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Uber will lay off more than 100 Australian employees as part of its global job cuts

James Hennessy
  • Uber will lay off more than 100 Australian employees as part of its global job cuts, Business Insider Australia understands.
  • The rideshare company announced on Wednesday it would cut 3,700 jobs to save money through the coronavirus pandemic, constituting about 14% of its global workforce.
  • Uber had 26,900 global employees as of December 31, with 10,700 in the US and 16,200 in other countries, according to its most recent annual report.
  • Visit Business Insider Australia's homepage for more stories.

Uber will lay off a large number of Australian employees as part of its global job cuts, as the company seeks to save money as demand for ridesharing services plunges amid the coronavirus pandemic.

Business Insider Australia understands more than 100 Australian employees will laid off. It is unclear when these conversations will take place.

"With people taking fewer trips, the unfortunate reality is that there isn’t enough work for many of our front-line customer support employees," an Uber spokesperson said in statement emailed to Business Insider Australia. "Since we don’t know how long a recovery will take, we are taking steps to bring our costs in line with the size of our business today. This was a tough decision, but it is the right one to help protect the company’s long-term health and ensure we come out of this crisis stronger."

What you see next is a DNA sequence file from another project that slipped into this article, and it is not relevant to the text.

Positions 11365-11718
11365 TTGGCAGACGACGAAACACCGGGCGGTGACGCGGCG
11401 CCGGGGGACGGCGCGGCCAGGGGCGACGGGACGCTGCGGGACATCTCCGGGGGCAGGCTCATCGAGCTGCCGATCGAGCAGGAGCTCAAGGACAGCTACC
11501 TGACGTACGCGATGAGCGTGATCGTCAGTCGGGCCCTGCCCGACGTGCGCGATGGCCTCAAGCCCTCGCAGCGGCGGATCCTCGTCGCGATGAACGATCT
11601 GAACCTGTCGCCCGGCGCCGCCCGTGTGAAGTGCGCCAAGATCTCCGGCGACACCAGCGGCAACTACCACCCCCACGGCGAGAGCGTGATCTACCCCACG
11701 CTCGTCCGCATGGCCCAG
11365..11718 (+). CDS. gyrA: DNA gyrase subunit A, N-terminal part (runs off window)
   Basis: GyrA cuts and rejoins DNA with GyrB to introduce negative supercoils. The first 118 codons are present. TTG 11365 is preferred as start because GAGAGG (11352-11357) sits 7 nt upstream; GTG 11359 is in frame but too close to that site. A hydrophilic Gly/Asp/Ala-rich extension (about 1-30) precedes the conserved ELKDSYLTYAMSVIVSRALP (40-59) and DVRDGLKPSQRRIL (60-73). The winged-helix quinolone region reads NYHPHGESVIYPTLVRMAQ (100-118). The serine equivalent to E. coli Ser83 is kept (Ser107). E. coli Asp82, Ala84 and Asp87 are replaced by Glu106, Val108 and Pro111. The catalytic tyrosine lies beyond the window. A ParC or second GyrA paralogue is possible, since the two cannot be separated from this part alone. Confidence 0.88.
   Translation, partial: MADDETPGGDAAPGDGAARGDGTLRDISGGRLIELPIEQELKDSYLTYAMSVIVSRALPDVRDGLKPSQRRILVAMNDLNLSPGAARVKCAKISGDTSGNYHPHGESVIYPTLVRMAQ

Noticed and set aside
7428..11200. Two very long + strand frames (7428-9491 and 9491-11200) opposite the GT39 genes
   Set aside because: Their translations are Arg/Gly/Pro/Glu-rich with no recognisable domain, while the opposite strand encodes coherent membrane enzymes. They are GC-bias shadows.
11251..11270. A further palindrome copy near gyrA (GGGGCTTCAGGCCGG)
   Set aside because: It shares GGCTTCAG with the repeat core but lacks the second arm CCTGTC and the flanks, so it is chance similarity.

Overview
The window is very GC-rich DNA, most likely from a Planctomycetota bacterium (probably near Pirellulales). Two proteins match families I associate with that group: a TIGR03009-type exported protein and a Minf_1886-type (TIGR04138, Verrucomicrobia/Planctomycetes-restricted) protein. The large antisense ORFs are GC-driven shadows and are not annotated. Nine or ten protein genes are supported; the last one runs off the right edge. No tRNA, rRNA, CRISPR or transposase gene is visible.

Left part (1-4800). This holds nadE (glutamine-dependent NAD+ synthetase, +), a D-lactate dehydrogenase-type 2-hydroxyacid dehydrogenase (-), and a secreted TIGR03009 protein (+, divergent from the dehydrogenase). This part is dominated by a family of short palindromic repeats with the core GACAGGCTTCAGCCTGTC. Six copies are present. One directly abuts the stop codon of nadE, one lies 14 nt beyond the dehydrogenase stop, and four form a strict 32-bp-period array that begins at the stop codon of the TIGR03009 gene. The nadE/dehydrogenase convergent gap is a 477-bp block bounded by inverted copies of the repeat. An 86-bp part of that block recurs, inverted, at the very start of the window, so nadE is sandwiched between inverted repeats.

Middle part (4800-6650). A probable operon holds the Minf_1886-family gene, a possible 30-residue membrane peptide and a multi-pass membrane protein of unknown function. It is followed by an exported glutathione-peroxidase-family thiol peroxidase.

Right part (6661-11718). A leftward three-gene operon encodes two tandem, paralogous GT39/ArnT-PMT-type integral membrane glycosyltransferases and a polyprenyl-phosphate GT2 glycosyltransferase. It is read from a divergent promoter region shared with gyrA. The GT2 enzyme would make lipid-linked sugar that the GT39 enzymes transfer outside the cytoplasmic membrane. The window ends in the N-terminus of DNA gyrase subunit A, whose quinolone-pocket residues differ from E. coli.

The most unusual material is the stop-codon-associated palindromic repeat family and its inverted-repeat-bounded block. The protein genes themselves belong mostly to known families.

Uber announced on Wednesday it would cut 3,700 jobs, representing about 14% of its global workforce. “Due to lower trip volumes in its Rides segment and the Company’s current hiring freeze, the Company is reducing its customer support and recruiting teams,” the company said in a US regulatory filing.

In its filing, Uber said it expected to spend US$20 million on severance and benefits for the laid-off employees. CEO Dara Khosrowshahi will not take a salary for the rest of the year.

Uber had 26,900 global employees as of December 31, with 10,700 in the US and 16,200 in other countries, according to its most recent annual report.

As stay-at-home orders sprung up around the world, Uber's core rideshare business has been heavily affected. In its stead, the company has leant on its Uber Eats food delivery business, though it is unclear to what extent that business is making up the losses.

“Our Eats business has become an important resource right now, especially by restaurants hit by containment policies,” Khosrowshahi told analysts in April.

The company is set to announce its first-quarter financial performance on Thursday, giving investors a glimpse at how the company has weathered the storm. The company withdrew its 2020 guidance in April due to the increasingly uncertain conditions.

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